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Poverty, inequality, and geographic targeting: Evidence from Small-Area Estimates in Mozambique

  • Simler, Kenneth R.
  • Nhate, Virgulino

"Typical living standards surveys can provide a wealth of information about welfare levels, poverty, and other household and individual characteristics. However, these estimates are necessarily at a high level of aggregation, because such surveys usually include only a few thousand households, with coarse spatial stratification. Larger databases, such as national censuses, provide sufficient observations for more disaggregated analysis, but typically collect very little socioeconomic information. This paper combines data from the 1996–97 Mozambique National Household Survey of Living Conditions with the 1997 National Population and Housing Census to generate small-area (subdistrict) estimates of welfare, poverty, and inequality, with the associated standard errors. These small-area estimates are then used to explore several dimensions of poverty and inequality in Mozambique, particularly with regard to geographical targeting of antipoverty efforts. Reliably identifying and targeting the poor can be administratively costly, especially in rural Africa, where low population density and weak administrative capacity are common. Geographical targeting, or targeting poor areas, is sometimes proposed as a feasible alternative to targeting poor people, and poverty maps may serve as a valuable tool in this regard. Unfortunately, the notion of poor areas might not always be especially useful, as appears to be the case in Mozambique. The poverty maps do not reveal a particularly strong spatial concentration of poverty; the differences in poverty levels between areas tend to be subtle. This pattern is also observed in the decomposition of small-area inequality estimates, which shows that only about 20 percent of consumption inequality is accounted for by inequality between districts or between administrative posts. The picture that emerges of the poor living alongside the nonpoor indicates that targeting poor areas is likely to result in leakage to the nonpoor in that area, and considerable under-coverage of the significant numbers of poor households in areas that are less poor.”" Authors' Abstract

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Paper provided by International Food Policy Research Institute (IFPRI) in its series FCND discussion papers with number 192.

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Date of creation: 2005
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Handle: RePEc:fpr:fcnddp:192
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  1. Harold Alderman & Miriam Babita & Gabriel Demombynes & Nthabiseng Makhatha & Berk �zler, 2002. "How Low Can You Go? Combining Census and Survey Data for Mapping Poverty in South Africa," Journal of African Economies, Centre for the Study of African Economies (CSAE), vol. 11(2), pages 169-200, June.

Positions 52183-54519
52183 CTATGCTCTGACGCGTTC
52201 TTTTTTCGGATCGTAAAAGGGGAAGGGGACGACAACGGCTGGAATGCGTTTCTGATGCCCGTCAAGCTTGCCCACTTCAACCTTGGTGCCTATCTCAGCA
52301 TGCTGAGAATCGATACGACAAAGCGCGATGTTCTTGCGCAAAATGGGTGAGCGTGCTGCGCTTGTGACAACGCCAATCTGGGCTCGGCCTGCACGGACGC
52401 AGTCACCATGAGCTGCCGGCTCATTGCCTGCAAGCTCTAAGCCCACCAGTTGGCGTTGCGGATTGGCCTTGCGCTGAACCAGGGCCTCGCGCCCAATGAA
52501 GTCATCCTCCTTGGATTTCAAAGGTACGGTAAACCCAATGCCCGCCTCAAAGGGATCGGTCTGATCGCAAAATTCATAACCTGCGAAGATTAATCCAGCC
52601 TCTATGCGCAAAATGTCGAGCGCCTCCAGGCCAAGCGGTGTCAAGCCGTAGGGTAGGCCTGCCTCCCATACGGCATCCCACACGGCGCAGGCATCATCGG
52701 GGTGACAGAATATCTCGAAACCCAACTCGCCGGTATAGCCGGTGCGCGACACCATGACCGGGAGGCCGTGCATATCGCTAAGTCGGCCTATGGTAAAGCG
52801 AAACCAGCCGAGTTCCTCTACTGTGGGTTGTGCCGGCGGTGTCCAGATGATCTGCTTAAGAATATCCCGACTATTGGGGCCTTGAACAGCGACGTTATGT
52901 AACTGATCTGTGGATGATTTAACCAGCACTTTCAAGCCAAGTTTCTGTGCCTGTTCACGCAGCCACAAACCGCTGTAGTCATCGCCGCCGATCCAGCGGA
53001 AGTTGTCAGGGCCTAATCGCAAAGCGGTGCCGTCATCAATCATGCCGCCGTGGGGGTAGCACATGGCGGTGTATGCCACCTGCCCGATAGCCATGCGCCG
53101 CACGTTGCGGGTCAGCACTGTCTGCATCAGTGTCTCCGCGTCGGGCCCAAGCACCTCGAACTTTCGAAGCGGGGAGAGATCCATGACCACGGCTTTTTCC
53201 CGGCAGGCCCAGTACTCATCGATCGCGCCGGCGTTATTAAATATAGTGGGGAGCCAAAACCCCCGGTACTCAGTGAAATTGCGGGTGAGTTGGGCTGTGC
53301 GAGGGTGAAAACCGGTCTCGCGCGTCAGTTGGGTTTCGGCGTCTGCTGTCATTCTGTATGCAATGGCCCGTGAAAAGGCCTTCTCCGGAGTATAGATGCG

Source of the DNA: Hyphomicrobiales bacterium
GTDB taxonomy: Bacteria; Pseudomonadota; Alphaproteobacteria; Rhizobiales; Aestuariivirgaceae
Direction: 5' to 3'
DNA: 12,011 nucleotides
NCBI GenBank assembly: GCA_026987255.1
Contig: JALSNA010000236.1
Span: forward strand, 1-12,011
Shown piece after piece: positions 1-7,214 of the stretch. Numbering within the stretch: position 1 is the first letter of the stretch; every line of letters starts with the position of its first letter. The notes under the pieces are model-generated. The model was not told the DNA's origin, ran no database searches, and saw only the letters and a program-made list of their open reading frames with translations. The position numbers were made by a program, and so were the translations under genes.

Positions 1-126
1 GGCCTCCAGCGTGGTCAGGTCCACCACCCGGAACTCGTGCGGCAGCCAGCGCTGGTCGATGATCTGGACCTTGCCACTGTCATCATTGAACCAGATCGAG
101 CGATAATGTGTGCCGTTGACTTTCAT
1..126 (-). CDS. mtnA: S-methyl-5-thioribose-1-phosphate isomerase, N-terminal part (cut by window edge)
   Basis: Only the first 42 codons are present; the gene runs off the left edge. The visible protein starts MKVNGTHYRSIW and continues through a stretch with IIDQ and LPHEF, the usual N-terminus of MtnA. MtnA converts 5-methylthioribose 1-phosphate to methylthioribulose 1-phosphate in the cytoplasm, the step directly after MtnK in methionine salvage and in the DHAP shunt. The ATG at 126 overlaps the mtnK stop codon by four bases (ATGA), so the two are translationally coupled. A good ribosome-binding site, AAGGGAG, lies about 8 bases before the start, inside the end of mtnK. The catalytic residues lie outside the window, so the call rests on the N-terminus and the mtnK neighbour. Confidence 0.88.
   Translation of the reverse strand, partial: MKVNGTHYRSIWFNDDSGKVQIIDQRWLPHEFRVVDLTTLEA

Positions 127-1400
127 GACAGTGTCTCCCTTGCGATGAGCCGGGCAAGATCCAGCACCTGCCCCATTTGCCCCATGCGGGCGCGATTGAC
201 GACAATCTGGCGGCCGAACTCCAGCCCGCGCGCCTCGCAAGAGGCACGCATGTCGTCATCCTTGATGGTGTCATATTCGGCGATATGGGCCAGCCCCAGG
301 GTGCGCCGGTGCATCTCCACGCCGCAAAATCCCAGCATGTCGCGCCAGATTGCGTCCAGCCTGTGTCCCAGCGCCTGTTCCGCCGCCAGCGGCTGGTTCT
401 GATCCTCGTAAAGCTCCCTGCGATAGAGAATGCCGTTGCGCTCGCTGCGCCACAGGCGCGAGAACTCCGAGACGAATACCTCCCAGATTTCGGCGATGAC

2. Fafchamps, Marcel & Quisumbing, Agnes R., 1999. "Social roles, human capital, and the intrahousehold division of labor," FCND discussion papers 73, International Food Policy Research Institute (IFPRI).
  3. Jayne, Thomas S. & Yamano, Takashi & Weber, Michael T. & Tschirley, David L. & Benfica, Rui M.S. & Neven, David & Chapoto, Antony & Zulu, Ballard, 2001. "Smallholder Income and Land Distribution in Africa: Implications for Poverty Reduction Strategies," Food Security International Development Papers 54047, Michigan State University, Department of Agricultural, Food, and Resource Economics.
  4. Tarp, Finn & Simler, Kenneth & Matusse, Cristina & Heltberg, Rasmus & Dava, Gabriel, 2002. "The robustness of poverty profiles reconsidered," FCND discussion papers 124, International Food Policy Research Institute (IFPRI).
  5. Hentschel, Jesko, et al, 2000. "Combining Census and Survey Data to Trace the Spatial Dimensions of Poverty: A Case Study of Ecuador," World Bank Economic Review, World Bank Group, vol. 14(1), pages 147-65, January.
  6. Handa, Sudhanshu, 2002. "Raising primary school enrolment in developing countries: The relative importance of supply and demand," Journal of Development Economics, Elsevier, vol. 69(1), pages 103-128, October.
  7. Haddad, Lawrence James & Adato, Michelle, 2001. "How effectively do public works programs transfer benefits to the poor?," FCND briefs 108, International Food Policy Research Institute (IFPRI).
  8. Handa, Sudhanshu & Simler, Kenneth, 2000. "Quality or quantity?," FCND briefs 83, International Food Policy Research Institute (IFPRI).
  9. Ravallion, Martin & Wodon, Quentin, 1997. "Poor areas, or only poor people?," Policy Research Working Paper Series 1798, The World Bank.
  10. Yitzhaki, Shlomo, 1983. "On an Extension of the Gini Inequality Index," International Economic Review, Department of Economics, University of Pennsylvania and Osaka University Institute of Social and Economic Research Association, vol. 24(3), pages 617-28, October.
  11. Chris Elbers & Jean O. Lanjouw & Peter Lanjouw, 2003. "Micro--Level Estimation of Poverty and Inequality," Econometrica, Econometric Society, vol. 71(1), pages 355-364, January.
  12. Datt, Gaurav & Simler, Kenneth & Mukherjee, Sanjukta & Dava, Gabriel, 2000. "Determinants of poverty in Mozambique (1996-97)," FCND discussion papers 78, International Food Policy Research Institute (IFPRI).
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